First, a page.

A more difficult question?

This is the essence of intuitive heuristics: when faced with a difficult question, we often answer an easier one instead, usually without noticing the substitution.*

There was a sudden tingling in my toes. It felt as though something tremendous might be going to happen.**

The Duke of Hampshire has just asked Billy a question:

“But what about you, my lad? I am wondering if you happen to have just one extra special little wish all for yourself. If you do, I’d love you to tell me about it.”^

Billy didn’t substitute the question for something smaller and easier:

‘”There is an old wooden house near where I live,” I said. “It’s called The Grubber and long ago it used to be sweet-shop. I have wished and wished that one day somebody might come along and make it into a marvellous new sweet-shop all over again.”‘**

I’m loving reading books at almost sixty that I never got to read when I was a child. There’re such simple but special things to come upon.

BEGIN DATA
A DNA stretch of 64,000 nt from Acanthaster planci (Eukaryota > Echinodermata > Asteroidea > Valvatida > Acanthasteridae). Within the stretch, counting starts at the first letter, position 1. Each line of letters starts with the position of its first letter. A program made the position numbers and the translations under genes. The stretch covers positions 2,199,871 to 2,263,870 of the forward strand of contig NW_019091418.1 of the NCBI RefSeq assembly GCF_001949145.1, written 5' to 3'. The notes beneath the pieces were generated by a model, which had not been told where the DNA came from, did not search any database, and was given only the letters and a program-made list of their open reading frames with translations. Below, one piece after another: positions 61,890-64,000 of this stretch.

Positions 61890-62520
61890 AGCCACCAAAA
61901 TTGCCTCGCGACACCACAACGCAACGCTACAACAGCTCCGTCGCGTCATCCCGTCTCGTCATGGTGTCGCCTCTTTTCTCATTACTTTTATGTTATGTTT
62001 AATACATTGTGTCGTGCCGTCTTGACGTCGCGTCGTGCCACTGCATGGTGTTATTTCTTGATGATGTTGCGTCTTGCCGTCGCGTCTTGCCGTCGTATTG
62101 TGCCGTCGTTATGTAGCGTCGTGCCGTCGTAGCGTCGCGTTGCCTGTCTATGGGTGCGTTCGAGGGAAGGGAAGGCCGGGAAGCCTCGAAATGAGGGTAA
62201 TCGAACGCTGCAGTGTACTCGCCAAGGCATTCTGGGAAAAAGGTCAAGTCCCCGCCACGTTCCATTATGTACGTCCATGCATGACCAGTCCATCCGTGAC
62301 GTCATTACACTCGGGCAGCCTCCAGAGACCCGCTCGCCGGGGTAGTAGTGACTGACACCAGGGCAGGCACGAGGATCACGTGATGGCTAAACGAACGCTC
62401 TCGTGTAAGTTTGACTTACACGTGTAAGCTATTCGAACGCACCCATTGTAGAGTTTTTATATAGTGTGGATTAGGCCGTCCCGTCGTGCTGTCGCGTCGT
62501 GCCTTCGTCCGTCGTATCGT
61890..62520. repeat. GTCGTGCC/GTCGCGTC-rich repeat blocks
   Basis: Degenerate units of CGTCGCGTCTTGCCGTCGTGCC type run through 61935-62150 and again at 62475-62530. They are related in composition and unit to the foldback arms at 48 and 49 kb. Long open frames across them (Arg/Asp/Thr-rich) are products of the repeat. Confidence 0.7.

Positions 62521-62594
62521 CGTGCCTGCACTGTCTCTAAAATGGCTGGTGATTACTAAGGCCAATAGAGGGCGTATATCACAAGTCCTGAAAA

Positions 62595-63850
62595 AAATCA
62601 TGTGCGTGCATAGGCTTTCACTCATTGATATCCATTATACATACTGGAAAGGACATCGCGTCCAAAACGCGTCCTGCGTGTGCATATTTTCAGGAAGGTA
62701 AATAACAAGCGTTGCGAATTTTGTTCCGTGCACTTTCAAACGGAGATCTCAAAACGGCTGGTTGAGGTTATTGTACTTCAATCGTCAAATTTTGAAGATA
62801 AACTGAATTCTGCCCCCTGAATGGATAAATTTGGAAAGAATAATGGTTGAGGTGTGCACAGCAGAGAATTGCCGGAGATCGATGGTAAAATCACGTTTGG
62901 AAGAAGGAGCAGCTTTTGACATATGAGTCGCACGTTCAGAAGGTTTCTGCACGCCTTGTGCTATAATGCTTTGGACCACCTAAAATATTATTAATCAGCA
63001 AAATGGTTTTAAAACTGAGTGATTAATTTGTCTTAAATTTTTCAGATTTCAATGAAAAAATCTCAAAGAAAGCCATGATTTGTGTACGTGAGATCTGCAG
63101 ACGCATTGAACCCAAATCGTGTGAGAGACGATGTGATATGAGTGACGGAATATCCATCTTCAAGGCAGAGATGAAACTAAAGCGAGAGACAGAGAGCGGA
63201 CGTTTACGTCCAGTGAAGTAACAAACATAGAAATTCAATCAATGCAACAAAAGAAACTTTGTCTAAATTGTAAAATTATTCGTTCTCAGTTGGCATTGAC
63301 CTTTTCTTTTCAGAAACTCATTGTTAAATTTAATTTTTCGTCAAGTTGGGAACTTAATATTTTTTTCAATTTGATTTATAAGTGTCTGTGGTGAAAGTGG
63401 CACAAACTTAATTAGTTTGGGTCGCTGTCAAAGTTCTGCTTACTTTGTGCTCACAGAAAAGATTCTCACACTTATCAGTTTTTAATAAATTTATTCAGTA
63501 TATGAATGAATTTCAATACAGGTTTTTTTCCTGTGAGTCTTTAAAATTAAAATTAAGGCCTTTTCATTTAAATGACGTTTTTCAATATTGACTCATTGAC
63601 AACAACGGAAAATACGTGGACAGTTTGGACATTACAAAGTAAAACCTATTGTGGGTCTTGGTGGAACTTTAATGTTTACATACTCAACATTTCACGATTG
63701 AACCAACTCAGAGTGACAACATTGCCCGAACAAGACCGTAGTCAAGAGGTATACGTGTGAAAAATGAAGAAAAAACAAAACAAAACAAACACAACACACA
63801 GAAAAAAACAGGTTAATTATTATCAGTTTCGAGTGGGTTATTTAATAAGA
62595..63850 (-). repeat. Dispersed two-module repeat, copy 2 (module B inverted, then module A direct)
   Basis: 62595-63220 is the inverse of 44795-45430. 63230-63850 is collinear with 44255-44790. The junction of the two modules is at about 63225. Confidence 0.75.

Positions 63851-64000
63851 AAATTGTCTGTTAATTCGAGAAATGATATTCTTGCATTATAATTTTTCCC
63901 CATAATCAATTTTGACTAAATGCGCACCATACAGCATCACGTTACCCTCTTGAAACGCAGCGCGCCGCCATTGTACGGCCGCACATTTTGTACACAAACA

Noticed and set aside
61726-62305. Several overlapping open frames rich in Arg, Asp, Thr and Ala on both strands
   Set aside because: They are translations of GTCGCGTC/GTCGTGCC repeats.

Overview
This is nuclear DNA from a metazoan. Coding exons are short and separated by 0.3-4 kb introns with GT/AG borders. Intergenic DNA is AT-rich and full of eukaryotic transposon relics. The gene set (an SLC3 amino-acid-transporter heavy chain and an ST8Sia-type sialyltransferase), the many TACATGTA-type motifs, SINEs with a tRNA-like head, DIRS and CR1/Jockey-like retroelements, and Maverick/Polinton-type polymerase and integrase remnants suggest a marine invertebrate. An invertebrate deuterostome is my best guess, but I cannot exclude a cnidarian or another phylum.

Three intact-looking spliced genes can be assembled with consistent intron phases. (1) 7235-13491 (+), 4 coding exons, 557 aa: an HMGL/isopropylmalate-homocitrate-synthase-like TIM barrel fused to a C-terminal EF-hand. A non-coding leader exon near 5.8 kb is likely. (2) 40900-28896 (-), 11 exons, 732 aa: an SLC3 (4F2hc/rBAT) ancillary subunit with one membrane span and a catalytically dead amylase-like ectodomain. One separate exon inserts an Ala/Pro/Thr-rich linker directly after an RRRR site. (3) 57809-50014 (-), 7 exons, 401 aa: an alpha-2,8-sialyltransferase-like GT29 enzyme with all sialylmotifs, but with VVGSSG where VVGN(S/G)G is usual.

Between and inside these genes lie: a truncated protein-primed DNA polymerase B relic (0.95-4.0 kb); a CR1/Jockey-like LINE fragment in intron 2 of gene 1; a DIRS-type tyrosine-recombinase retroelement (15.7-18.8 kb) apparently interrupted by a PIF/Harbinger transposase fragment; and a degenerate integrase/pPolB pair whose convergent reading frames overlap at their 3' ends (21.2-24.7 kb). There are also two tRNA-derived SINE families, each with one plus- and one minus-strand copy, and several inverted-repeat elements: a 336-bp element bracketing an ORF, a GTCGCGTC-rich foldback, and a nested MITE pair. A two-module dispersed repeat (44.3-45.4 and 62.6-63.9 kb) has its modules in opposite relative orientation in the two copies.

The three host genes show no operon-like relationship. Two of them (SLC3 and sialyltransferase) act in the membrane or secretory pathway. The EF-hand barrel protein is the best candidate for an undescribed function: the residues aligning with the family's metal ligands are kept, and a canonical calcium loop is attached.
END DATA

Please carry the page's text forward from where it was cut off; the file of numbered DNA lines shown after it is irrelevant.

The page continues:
Billy was to be the one who re-opened the sweet-shop, and I can’t help but think there’s something you want to see happen, and maybe you’re the one to do it.

Maybe you’ve just swapped the difficult question for an easier one.


(*From Daniel Kahneman’s Thinking, Fast and Slow.)
(**The character Billy in Roald Dahl’s The Giraffe and the Pelly and Me.)
(^The Duke of Hampshire in Roald Dahl’s The Giraffe and the Pelly and Me.)

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